I love old industrial buildings and their features. I was a little obsessed with them even at university, so maybe something like an apartment in a converted mill or factory? Something with big windows and exposed floorboards and brick. It would obviously have to have a lovely big studio for me to spread out in and tonnes of storage, so I could pack away all my mess!

What’s the best thing about being creative for a living?
The best thing is probably being able to design my own day around the way I work best. It’s amazing to be able to work on an idea right away or leave something for a bit if it’s not working. My day can be so varied and I get to do so many different things. Also, if I want to watch a film in the afternoon and then work all evening, that’s fine by me! Although it can be stressful too, I really love getting to make all the little decisions and getting to exercise my own creativity and taste in all aspects of the business.

Tips for selling online from Rosie O'Neill

Selling online is a lot to do with holding your nerve and believing in yourself and your work. Keep learning, keep doing, the rest will come.

What would you say to someone thinking about selling their work?
Take yourself seriously but not too seriously. Think about your work and your craft as a profession and present yourself in the best way possible – which means taking good photographs and branding yourself properly. However you’ve got to let yourself build in confidence, skill and knowledge too. Part of that means not waiting until everything is perfect sometimes. It doesn’t matter if you make mistakes, if your style and aesthetic develops – part of the joy in working for yourself is being able to make changes and tweak your work as you go. Also, be patient and have courage. Selling online is a lot to do with holding your nerve and believing in yourself and your work. Keep learning, keep doing, the rest will come.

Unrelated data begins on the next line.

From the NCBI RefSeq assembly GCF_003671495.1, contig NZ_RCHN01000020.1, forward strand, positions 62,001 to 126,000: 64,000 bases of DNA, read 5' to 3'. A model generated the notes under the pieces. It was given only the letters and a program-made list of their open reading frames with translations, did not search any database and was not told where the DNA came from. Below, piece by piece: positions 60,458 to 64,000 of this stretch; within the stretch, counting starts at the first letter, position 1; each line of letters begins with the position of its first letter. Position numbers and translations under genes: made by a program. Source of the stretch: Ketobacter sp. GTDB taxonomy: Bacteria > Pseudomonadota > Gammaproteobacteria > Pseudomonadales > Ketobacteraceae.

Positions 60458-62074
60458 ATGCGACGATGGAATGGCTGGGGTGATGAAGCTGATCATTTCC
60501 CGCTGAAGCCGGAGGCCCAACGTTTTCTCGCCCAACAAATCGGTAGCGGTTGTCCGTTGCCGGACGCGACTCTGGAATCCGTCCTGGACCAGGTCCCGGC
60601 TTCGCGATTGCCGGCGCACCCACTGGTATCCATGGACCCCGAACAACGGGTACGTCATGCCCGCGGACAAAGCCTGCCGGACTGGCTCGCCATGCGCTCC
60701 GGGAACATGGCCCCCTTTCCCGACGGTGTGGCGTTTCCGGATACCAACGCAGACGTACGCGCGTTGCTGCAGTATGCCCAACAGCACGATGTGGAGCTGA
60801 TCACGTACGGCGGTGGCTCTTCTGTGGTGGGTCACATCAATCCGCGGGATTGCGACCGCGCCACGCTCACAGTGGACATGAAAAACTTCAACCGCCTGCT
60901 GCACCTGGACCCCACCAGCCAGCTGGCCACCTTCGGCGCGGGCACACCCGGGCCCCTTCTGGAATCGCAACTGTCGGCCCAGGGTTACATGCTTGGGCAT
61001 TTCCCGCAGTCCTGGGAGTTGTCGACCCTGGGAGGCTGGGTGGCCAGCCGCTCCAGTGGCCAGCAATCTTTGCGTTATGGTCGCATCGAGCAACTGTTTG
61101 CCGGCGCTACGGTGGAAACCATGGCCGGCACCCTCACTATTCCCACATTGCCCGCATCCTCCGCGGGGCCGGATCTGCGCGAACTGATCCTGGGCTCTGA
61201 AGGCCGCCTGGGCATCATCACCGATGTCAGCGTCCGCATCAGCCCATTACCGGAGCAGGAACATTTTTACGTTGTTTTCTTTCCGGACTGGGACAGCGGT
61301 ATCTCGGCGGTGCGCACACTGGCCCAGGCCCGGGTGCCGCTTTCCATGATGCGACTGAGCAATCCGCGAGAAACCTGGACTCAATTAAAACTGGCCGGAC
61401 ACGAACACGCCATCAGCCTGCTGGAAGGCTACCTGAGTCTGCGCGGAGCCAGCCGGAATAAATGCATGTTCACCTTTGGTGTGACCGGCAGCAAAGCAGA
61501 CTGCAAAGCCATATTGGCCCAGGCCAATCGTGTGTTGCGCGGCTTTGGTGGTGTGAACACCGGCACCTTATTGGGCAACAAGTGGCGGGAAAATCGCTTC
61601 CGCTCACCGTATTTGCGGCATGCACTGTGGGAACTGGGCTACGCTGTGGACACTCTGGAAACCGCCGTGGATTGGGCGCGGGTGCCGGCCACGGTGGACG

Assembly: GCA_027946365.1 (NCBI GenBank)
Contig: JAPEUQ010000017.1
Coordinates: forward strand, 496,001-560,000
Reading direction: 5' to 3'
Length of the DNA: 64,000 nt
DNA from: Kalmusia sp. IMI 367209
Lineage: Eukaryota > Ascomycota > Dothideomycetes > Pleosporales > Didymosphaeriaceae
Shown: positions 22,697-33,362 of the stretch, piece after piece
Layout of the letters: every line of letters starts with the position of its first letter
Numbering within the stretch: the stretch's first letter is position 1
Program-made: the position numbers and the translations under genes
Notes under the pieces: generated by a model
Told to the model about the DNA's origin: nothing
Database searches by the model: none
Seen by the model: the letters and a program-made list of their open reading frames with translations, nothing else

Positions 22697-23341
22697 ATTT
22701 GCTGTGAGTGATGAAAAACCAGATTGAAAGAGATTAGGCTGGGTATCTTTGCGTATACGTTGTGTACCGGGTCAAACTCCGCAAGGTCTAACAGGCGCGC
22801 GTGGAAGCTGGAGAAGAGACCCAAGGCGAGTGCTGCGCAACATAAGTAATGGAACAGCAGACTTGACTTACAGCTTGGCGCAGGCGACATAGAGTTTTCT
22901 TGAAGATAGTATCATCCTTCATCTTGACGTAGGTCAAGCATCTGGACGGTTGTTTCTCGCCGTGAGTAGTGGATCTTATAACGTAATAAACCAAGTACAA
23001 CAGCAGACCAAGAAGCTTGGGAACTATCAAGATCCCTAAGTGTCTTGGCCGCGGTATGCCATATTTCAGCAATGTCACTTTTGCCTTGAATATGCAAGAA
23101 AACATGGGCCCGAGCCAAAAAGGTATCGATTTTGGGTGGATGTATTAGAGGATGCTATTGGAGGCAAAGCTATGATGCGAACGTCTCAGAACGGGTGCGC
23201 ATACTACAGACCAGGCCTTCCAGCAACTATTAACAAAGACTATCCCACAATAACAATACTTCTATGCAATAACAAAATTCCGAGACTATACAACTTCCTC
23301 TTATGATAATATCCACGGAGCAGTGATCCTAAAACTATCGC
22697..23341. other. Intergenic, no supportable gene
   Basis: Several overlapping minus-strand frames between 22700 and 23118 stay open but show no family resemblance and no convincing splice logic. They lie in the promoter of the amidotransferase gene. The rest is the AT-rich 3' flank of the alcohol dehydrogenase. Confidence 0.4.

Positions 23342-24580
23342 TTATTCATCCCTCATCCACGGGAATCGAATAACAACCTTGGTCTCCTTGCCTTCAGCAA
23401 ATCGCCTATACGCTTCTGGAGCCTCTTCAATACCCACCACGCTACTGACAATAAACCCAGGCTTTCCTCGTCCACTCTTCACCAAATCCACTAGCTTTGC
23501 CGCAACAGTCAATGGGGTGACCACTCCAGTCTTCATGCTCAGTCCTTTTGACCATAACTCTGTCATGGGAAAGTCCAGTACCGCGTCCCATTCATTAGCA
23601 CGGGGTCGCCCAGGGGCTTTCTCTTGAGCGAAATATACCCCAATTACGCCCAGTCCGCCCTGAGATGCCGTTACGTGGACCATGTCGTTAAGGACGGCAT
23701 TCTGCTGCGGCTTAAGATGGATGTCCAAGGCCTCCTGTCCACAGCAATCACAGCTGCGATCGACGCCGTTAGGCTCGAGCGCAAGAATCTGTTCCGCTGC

What does craft mean to you?
Personality. I love that craft reflects the individual maker so much. It’s a piece of art that can be directly traced back to another human being’s imagination, creativity and skill.

What were your highlights in 2015 and what are you looking forward to in 2016?
Last year had so many highlights! I designed and launched my first collection, got into some brilliant craft fairs and redesigned my website. I have loads of plans and goals for 2016, mainly focusing on developing the business. I’m looking forward to getting my work stocked in some shops, hopefully getting some press and keeping up the momentum. I’ve written everything down in a massive to-do list, so hopefully they’ll be a bit more actionable and achievable than a traditional new year’s resolution.

Arrow cushions, round cushions, screen-printed cushions

See more of Rosie’s O’Neill’s work in her Folksy shop >

To celebrate being a featured maker on Folksy, Rosie O’Neill is offering 20% off all her products. Just use the discount code MAKER20 before 7th February 2016.

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1 comment

anne corr February 1, 2016 - 8:30 am

A wonderful introduction to Rosie – I really felt inspired by her words about selling online – about staying true to your personality and trusting your work. Thank you – a well executed interview with a lovely young maker. Great attitude !